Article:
The physician work force, like the rest of the population, has grown substantially grayer in recent years. Almost a quarter of practicing physicians were 65 or older in 2015, according to the American Medical Association. In 2017, more than 122,00 physicians in that age group were engaged in patient care.  Health care researchers and analysts are debating what, if anything, to do about this tide of aging practitioners. Click here for the story from the NYTimes.

Genetic Testing for Medical Conditions Debated as 23andMe Get FDA OK
23andMe has said that its health tests can raise awareness about various medical conditions and empower consumers to take charge of their health information. But doctors and geneticists say that the tests are still more parlor trick than medicine. Last month, the DNA-testing company 23andMe secured Food and Drug Administration approval for a new screening for gene-based health risks. Along with celiac disease, Alzheimer’s, Parkinson’s, breast cancer and several other medical conditions, the company can now screen clients for two mutations that have been linked to colorectal cancer. But “F.D.A.-approved” does not necessarily mean “clinically useful.” 23andMe relies on much simpler technology than tests that you’d get at your doctor’s office. Click here for the detailed NYTimes editorial.

Worst Measles Outbreak in Decades
That’s according to the CDC in New York and Washington states. Over the past four months, there were 200 confirmed cases in New York, the most since 1989, and 37 confirmed case in Washington state, the most since 1996, mostly due to lowered rates of vaccinations for children in both states. There were 349 measles cases in the US in 2018, the second-highest total since measles was declared eliminated in the U.S.  Through Jan. 24, the CDC reported 52 cases in seven states: Washington, Oregon, Connecticut, New York, New Jersey, California and Georgia. Click here for more on the outbreak from the CDC.

White House Office of Drug Policy Releases National Strategy
The President’s Office of National Drug Control Policy has released its annual National Drug Control Strategy offering recommendations focusing primarily on treatment, prevention, and stopping the flow of illegal drugs into the Unites States, very similar to the most recent previous report in 2016. The report was put out shortly after the Drug Czar, Jim Carroll, was sworn into office on Thursday and endorses HHS’ assessment that the CDC’s 2016 prescribing guidelines, which proposes to limit the use of prescription opioids among chronic pain patients in primary care settings and to also expand the policy to treatments for acute and post-surgical pain.  The strategy also emphasizes the importance of working with other countries to disrupt the supply chain and curb internet sales of illicit drugs. To read the report, click here.

Nearly Half of Americans Have Some Form of Cardiovascular Disease
A new study released by the American Heart Association shows that 121.5 million Americans, or about 48.5 percent, was diagnosed with heart or blood vessel disease as of 2016 and deaths from cardiovascular disease rose from more than 836,000 in 2015 to more than 840,000 in 2016. Published in the Association’s journal Circulation, the study did find, however, that there have been significant declines in smoking, a major risk factor for developing heart disease as from 2015 to 2016, 79 percent of adults identified as nonsmokers, up from 73 percent in 1999-2000. To read more on the study, click here.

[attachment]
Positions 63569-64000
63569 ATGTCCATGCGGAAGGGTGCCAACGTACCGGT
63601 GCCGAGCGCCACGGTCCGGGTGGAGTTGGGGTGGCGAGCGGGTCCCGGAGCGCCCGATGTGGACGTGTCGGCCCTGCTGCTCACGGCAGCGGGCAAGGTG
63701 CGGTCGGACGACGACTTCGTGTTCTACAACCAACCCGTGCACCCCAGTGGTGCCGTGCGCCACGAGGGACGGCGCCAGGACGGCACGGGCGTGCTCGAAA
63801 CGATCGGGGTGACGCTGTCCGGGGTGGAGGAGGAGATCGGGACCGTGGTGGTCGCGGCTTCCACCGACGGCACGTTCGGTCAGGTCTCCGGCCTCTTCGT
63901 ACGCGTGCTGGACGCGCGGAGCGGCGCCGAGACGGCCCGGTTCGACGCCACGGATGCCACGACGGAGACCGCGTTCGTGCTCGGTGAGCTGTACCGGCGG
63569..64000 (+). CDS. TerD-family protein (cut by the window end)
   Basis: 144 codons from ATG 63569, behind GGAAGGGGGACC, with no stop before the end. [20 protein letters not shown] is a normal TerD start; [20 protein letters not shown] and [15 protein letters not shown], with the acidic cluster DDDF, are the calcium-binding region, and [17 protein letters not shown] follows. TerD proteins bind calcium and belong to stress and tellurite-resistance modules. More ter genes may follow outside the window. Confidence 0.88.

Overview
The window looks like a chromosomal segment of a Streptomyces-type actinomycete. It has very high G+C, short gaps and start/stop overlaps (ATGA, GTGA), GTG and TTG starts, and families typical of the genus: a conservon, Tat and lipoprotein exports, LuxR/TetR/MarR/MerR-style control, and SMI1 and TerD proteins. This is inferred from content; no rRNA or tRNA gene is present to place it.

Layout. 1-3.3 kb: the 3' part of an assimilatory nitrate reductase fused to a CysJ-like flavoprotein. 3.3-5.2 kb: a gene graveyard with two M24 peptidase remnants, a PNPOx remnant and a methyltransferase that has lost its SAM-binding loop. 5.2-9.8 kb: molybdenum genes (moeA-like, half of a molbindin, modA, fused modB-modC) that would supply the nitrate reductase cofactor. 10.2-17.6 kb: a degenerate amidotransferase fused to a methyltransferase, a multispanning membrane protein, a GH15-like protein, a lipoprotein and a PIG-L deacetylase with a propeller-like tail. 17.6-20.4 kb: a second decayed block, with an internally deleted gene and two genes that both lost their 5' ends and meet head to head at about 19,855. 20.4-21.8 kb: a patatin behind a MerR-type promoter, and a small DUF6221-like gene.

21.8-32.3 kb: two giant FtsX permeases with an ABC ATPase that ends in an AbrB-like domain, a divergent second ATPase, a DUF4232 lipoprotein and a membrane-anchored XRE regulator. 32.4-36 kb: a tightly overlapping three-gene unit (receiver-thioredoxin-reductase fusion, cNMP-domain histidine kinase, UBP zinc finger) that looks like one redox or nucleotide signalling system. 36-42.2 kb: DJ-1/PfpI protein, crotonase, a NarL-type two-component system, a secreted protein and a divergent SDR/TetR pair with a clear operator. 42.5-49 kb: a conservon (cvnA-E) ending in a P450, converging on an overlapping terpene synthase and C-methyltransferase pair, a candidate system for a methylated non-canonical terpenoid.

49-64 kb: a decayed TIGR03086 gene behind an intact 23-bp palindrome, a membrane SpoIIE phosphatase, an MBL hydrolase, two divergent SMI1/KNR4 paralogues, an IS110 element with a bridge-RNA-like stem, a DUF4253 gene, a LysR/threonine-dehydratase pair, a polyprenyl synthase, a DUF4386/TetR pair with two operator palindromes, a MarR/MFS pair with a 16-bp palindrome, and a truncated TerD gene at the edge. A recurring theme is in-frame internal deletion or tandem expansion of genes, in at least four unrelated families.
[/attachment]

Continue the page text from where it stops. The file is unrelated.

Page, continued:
Trying to Quit Smoking? Go For the E-Cigarettes
That’s according to a British study recently published in the New England Journal of Medicine. E-cigarettes are almost twice as effective at helping smokers quit as nicotine replacement therapies such as lozenges and patches. Researchers at Queen Mary University of London found that 18 percent of the e-cigarette users were smoke-free after a year, compared with 9.9 percent of those in the nicotine-replacement group. The researchers concluded that e-cigarettes were more effective for smoking cessation than nicotine-replacement therapy, when both products were accompanied by behavioral support. Click here for the report.

Fasting Could Boost Metabolism: Study
A recently study suggests that fasting is linked to increasing human metabolic activity, reversing effects of aging, and generating antioxidants. Researchers analyzed whole blood, plasma, and red blood cells of four fasting individuals, found several antioxidants and 44 metabolites to significantly increase within 58 hours of fasting. Some metabolites that decline with age were also found to increase in level, indicating fasting can help increase longevity and offer a rejuvenating effect. The authors suggest that future studies will involve investigating other ways to induce metabolic changes. To read the study, click here.

Former Ohio Medicaid Director Joins Strategic Health Care
Barbara Sears, who led Ohio Medicaid through numerous innovation initiatives, has joined Strategic Health Care as a Partner.  The department was the cornerstone of the Governor’s Office of Health Transformation, which Governor John Kasich created in 2011. In conjunction with the Office of Health Transformation, the Ohio Medicaid team implemented a series of innovative policy initiatives that have modernized the Medicaid program by improving the quality of health services at a substantial value to Ohio’s taxpayers. Sears was also the Assistant Director for the Governor’s Office of Health Transformation. Click here for more about Barbara.

Also joining Strategic Health Care as Vice President of Regulatory Affairs is David Introcaso, Ph.D., who began his career in Washington at DC General Hospital in the mid-1990s.  Since then he has worked at NIH/NINR, at the Agency for Healthcare Research and Quality (AHRQ) as agency’s Evaluation Officer, as a Public Health Analyst in the Assistant Secretary of Planning and Evaluation (ASPE), he served as Health Policy Adviser to House Majority Leader, Rep. Steny Hoyer, and has numerous years of experience working as a consultant for, among others, the American Heart Association, the American Public Health Association, the National Hospice and Palliative Care Organization and for UnitedHealth Group.  David has taught as an adjunct at the University of Chicago and the George Washington University and among other awards was a three-year W. K. Kellogg Foundation National Leadership Fellow (1993-1996).